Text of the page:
Sunday, October 2, 2011


Lobster Q&A

Source: National Marine Fisheries Services' Northeast Fisheries Science Center

How many kinds of lobsters are there in the United States?

Two kinds of lobster-like crustaceans exist in U.S. waters: the “true” or American lobster and the spiny lobster. The true lobster has claws on the first four legs, lacking in the spiny lobster; the spiny lobster has a pair of horns above the eyes, lacking in the true lobster. The item marketed as “lobster tail” usually is a spiny lobster. The spiny lobster is found in warm waters off Florida, in the West Indies, and off southern California.

How far do lobsters travel?

Inshore lobsters tend to stay in one place, seldom moving more than a mile or so, but deepwater lobsters farther out on the Continental Shelf follow a seasonal migratory pattern shoreward in summer, returning to the Shelf again in the autumn. The record travel so far is 225 miles covered by a lobster tagged off the Continental Shelf and recovered at Port Jefferson, Long Island, New York.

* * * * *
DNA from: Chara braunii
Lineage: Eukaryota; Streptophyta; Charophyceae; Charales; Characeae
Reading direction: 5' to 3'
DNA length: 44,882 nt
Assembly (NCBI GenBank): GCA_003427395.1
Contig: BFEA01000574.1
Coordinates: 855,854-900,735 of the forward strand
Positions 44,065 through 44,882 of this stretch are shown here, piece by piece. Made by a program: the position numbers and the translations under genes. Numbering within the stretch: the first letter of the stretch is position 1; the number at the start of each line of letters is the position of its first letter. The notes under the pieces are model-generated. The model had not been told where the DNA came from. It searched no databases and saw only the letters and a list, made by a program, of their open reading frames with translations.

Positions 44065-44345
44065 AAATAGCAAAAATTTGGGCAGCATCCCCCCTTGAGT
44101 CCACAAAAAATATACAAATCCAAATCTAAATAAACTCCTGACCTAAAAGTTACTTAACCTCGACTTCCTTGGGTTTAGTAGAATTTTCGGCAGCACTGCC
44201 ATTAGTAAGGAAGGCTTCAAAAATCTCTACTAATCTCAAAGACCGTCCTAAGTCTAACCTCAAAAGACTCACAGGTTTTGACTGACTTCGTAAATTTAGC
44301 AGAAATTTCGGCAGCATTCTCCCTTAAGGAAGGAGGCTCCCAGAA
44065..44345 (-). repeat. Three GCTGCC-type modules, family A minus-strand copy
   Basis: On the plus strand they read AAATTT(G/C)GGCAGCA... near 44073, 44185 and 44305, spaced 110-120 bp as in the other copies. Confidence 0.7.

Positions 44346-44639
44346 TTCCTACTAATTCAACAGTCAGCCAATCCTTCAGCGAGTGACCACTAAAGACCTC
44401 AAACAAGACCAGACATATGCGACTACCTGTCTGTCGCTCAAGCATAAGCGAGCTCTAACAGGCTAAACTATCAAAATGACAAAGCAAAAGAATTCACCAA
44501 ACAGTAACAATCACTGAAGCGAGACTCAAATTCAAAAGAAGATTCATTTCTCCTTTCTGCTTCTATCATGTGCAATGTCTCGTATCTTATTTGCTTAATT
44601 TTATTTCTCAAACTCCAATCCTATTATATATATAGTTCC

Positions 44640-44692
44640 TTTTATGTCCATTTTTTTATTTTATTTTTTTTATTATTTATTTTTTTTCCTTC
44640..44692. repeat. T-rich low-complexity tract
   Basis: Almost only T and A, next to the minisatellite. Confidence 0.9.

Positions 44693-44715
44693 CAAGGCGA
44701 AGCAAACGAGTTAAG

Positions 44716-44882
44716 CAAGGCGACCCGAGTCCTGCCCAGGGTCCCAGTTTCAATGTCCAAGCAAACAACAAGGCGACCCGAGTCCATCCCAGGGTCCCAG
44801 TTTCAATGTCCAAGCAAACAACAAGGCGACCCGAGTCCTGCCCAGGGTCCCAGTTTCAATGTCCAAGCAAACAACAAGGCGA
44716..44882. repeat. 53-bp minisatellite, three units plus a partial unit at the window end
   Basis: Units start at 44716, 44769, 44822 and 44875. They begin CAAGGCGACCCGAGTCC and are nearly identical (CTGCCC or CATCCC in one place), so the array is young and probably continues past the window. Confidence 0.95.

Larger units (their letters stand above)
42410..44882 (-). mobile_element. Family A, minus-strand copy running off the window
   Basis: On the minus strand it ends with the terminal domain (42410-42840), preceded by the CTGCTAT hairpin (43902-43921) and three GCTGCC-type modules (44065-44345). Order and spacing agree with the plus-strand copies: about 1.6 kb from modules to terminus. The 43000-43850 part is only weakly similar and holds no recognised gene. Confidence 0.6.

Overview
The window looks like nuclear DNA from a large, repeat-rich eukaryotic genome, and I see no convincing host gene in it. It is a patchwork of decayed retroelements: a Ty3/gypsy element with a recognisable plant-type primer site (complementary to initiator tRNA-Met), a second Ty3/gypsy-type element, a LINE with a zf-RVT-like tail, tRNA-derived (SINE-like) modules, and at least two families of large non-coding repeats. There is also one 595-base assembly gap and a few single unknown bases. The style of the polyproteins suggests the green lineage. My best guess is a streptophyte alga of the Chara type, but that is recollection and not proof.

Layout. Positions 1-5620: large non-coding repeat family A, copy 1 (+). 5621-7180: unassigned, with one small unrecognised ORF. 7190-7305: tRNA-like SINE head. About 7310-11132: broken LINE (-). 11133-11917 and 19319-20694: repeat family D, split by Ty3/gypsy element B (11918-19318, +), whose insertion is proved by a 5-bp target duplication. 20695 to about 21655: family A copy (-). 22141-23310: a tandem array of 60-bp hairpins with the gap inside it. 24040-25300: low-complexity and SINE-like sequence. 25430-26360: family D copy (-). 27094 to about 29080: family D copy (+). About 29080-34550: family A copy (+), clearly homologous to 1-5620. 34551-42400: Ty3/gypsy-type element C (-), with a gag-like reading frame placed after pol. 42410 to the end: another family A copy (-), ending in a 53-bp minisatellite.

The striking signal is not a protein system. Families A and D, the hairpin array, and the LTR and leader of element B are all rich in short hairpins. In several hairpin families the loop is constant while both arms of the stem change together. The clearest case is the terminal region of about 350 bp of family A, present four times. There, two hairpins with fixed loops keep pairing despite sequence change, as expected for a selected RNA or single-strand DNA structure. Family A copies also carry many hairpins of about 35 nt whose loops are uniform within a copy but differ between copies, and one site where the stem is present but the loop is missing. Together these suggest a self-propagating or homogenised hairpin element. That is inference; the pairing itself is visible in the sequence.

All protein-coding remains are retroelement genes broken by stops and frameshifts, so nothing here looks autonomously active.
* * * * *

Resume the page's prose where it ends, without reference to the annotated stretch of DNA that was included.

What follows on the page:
What color is a lobster's blood?

Colorless. When exposed to oxygen, it develops a bluish color.

What is “tomalley”?

Tomalley is the lobster's liver. It turns green when cooked and is considered a delicacy.

How does a lobster grow?

Lobsters grow by molting. This is the process in which they struggle out of their old shells while absorbing water, which expands their body size. This molting, or shell-shedding, occurs about 25 times in the first 5–7 years of life. Following this cycle, the lobster will weigh approximately one pound. It may then only molt once per year and increase about 15% in length and 40% in weight. They can grow to be 3 feet or more.

How many times must a lobster molt before it reaches market size?

Between 20 and 30 molts take place before a lobster reaches the one-pound market size.

How old is a one-pound lobster?

No one knows exactly, but aquarium studies suggest 5 to 7 years.

How many one-pound lobsters are needed for a pound of lobster meat?

Five, on the average.

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